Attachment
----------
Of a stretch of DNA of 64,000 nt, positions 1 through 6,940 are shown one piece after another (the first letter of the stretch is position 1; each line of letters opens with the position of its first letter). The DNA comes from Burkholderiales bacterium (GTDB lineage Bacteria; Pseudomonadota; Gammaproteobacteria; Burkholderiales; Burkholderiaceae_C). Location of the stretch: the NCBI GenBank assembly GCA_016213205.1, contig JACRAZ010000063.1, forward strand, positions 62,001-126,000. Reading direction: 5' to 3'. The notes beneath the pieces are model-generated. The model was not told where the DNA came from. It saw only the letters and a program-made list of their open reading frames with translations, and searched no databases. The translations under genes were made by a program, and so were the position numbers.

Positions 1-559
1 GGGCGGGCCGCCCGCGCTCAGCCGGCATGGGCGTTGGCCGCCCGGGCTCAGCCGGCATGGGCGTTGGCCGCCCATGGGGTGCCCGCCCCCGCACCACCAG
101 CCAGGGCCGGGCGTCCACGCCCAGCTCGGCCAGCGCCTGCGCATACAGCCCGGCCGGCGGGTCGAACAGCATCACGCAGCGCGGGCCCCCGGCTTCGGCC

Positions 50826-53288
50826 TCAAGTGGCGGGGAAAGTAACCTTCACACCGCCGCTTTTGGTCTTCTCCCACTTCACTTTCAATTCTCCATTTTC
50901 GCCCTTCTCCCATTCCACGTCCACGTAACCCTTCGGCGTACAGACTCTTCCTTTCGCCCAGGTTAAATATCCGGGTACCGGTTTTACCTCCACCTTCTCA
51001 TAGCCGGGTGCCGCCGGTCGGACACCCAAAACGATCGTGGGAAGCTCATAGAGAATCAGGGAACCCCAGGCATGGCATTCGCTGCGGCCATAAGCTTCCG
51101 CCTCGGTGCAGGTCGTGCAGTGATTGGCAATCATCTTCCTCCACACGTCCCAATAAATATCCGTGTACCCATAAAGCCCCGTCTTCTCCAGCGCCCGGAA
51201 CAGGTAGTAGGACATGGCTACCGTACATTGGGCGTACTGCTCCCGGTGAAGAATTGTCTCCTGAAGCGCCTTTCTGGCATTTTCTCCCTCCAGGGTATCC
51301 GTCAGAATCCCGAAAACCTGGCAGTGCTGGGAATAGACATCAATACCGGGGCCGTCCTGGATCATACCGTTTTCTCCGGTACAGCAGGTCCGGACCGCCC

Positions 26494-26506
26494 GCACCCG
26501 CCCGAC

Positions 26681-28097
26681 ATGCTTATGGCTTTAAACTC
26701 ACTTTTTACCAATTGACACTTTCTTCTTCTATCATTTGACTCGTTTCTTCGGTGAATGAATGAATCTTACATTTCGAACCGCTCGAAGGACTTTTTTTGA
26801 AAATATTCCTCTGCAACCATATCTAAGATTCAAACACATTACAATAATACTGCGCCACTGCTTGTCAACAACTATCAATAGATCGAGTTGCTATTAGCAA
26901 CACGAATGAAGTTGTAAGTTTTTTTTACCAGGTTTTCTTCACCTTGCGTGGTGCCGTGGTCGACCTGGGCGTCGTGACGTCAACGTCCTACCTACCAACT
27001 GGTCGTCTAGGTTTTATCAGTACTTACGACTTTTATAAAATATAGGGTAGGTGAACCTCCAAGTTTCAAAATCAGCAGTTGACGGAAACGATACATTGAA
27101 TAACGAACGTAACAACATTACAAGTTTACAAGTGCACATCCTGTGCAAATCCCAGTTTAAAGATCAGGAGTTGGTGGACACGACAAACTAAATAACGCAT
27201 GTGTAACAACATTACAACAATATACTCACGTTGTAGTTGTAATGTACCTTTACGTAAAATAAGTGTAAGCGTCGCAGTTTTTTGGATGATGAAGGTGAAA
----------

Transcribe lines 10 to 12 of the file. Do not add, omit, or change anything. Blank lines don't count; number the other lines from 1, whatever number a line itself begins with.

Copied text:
51201 CAGGTAGTAGGACATGGCTACCGTACATTGGGCGTACTGCTCCCGGTGAAGAATTGTCTCCTGAAGCGCCTTTCTGGCATTTTCTCCCTCCAGGGTATCC
51301 GTCAGAATCCCGAAAACCTGGCAGTGCTGGGAATAGACATCAATACCGGGGCCGTCCTGGATCATACCGTTTTCTCCGGTACAGCAGGTCCGGACCGCCC

Positions 26494-26506